On the limits of feathery trees

By Razib Khan | August 11, 2012 12:53 am

The NJ tree is from Genome-Wide Analysis in Brazilian Xavante Indians Reveals Low Degree of Admixture. It’s a visualization of a genetic distance matrix. Am I strange, or do these sorts of trees really leave a lot to be desired in terms of actually getting across any extra information beyond a table?

MORE ABOUT: phylogenetics

Comments (6)

  1. Mike

    I would MUCH rather have the tree. Of course, I am constantly looking at gene trees. To try to reflect the topology and the branch lengths for so much data would be a mess of a table.

  2. Figures have their uses, it’s easier to spot a little red outlier in a background of blue, rather than going through a long list of numbers.

    But, I think there should definitely be more “numbers” to accompany the figures. Numbers can be re-analyzed, but figures usually can’t.

  3. Brazen Normalcy

    Agreed. Pretty. And pretty useless. I could see such a tree having utility in a digital setting, but mainly because then you might zoom in on a branch, revealing actual data there.

  4. I don’t mind the tree–it’s just as useful as any other network or neighbor diagram. But you asked if it offers anything extra, and the answer is no. In fact, it offers less than a table in terms of information (as Dienekes said); but it’s a decent visual representation of a result, I think.

  5. #1, the issue i have is that these two dimensional representations remove some information…which is fine i think when you have a small number of branches. but it seems that too many clades are being thrown down here, and misleading people as to relationships. i’ve been mislead in the past by unrooted trees. i think people who look at these all the time don’t have a problem, but for anyone who is outside the core of the field it can give a false sense of precision.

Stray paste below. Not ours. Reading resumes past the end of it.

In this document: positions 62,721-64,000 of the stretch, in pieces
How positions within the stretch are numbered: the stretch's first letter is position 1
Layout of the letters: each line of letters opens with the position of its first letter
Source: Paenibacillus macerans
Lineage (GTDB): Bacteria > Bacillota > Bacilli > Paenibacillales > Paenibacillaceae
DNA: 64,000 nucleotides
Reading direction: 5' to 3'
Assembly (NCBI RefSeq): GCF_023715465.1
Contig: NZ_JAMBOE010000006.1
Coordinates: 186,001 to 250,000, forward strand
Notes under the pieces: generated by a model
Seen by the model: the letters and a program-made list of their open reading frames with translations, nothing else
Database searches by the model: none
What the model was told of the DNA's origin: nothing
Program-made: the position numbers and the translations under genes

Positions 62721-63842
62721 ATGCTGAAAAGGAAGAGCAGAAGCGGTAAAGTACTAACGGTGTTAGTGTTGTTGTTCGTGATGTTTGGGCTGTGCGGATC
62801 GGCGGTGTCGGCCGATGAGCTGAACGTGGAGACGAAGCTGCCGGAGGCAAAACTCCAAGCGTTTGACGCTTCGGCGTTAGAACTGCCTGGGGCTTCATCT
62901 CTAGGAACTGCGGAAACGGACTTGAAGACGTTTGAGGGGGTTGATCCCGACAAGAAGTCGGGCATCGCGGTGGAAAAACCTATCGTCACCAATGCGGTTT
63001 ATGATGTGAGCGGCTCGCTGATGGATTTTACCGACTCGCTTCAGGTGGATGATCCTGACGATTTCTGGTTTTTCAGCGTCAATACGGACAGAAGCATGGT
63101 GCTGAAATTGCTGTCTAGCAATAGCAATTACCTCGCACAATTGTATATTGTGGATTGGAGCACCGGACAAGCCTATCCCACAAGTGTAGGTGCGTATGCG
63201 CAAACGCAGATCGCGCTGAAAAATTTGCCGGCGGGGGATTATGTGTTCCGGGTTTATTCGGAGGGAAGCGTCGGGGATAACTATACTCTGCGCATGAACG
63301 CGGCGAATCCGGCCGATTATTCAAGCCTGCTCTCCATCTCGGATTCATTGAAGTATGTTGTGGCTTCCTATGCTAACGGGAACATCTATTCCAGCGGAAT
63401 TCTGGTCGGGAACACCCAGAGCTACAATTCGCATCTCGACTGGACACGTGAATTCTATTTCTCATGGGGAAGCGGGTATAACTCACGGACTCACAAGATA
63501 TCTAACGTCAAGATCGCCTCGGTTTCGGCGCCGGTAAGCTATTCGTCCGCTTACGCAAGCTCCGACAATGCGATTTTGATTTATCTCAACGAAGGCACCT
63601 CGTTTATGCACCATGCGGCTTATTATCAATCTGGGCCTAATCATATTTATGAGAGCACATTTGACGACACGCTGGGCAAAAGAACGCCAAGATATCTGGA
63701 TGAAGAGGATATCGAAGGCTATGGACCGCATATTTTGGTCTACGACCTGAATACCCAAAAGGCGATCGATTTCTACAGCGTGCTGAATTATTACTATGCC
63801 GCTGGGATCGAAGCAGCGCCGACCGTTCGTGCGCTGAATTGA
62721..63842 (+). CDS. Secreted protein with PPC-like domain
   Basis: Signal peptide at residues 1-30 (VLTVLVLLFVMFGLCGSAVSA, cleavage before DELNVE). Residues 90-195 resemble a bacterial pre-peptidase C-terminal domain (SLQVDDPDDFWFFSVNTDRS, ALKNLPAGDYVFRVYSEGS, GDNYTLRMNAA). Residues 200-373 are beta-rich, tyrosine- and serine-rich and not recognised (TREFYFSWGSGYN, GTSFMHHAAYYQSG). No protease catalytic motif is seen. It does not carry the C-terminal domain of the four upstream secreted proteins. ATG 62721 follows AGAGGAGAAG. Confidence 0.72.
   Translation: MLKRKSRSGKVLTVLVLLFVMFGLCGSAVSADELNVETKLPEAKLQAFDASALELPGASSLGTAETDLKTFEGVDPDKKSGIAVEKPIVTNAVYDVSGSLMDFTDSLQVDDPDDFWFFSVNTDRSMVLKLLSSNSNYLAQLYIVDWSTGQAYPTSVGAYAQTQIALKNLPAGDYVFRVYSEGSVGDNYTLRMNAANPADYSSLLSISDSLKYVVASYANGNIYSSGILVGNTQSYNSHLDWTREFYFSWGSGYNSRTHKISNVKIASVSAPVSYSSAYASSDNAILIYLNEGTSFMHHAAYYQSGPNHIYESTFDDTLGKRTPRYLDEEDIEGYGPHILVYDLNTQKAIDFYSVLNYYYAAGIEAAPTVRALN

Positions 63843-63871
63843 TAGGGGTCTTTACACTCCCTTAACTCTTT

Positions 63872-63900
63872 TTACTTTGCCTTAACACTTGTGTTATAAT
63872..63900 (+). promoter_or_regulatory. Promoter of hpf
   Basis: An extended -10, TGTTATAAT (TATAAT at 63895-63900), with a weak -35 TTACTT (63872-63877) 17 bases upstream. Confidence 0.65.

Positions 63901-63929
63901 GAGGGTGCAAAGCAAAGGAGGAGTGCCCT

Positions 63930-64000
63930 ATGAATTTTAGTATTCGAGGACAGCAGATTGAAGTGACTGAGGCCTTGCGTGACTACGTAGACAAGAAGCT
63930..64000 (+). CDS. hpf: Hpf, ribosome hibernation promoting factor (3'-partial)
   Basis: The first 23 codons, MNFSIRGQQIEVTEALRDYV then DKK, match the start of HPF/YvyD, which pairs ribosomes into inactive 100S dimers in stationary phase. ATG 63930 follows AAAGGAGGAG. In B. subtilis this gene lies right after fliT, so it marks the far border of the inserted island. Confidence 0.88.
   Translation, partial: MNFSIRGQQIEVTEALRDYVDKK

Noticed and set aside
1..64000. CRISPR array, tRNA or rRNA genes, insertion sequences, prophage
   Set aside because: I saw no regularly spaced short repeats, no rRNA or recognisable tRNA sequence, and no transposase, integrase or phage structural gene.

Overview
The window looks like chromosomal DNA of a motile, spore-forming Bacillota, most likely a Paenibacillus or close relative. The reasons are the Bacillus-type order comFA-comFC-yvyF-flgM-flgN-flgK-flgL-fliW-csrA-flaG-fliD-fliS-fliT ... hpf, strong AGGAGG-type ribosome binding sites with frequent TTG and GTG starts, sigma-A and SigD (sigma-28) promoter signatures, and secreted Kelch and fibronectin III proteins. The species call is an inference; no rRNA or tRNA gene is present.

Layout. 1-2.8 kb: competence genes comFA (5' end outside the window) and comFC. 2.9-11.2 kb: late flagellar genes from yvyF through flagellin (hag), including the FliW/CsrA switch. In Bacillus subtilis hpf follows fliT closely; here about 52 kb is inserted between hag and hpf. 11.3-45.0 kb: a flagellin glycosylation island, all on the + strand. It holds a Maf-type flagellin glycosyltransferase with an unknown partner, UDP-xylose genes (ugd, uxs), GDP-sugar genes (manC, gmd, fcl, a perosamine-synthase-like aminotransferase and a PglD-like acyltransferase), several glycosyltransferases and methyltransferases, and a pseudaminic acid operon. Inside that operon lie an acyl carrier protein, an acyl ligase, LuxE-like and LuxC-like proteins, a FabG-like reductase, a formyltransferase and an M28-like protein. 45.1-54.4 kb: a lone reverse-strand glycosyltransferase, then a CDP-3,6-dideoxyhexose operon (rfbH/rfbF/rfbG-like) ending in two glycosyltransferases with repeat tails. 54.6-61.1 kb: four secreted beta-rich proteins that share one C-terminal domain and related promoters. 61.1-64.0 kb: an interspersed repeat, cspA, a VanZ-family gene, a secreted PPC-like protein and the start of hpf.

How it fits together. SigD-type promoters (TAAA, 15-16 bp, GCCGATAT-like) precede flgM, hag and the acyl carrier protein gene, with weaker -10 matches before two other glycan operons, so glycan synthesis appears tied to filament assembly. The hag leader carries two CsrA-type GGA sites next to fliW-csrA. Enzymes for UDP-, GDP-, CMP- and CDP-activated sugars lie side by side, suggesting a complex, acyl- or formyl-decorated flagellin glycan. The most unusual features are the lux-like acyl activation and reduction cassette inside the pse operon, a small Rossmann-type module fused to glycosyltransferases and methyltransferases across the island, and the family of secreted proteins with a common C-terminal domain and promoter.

6. I’ve written on how these trees can be deceptive especially when they are sparsely populated with data that has a strong selection bias. While most scientists are likely interested in how closely populations are related, I’ve documented a poor study which uses these trees to suggest that there’s a significant genetic split within the Border Collie breed.


    The researcher who added the Border Collie spin has a particular political bias in favor of such a split (if it exists).


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About Razib Khan

I have degrees in biology and biochemistry, a passion for genetics, history, and philosophy, and shrimp is my favorite food. In relation to nationality I'm a American Northwesterner, in politics I'm a reactionary, and as for religion I have none (I'm an atheist). If you want to know more, see the links at http://www.razib.com


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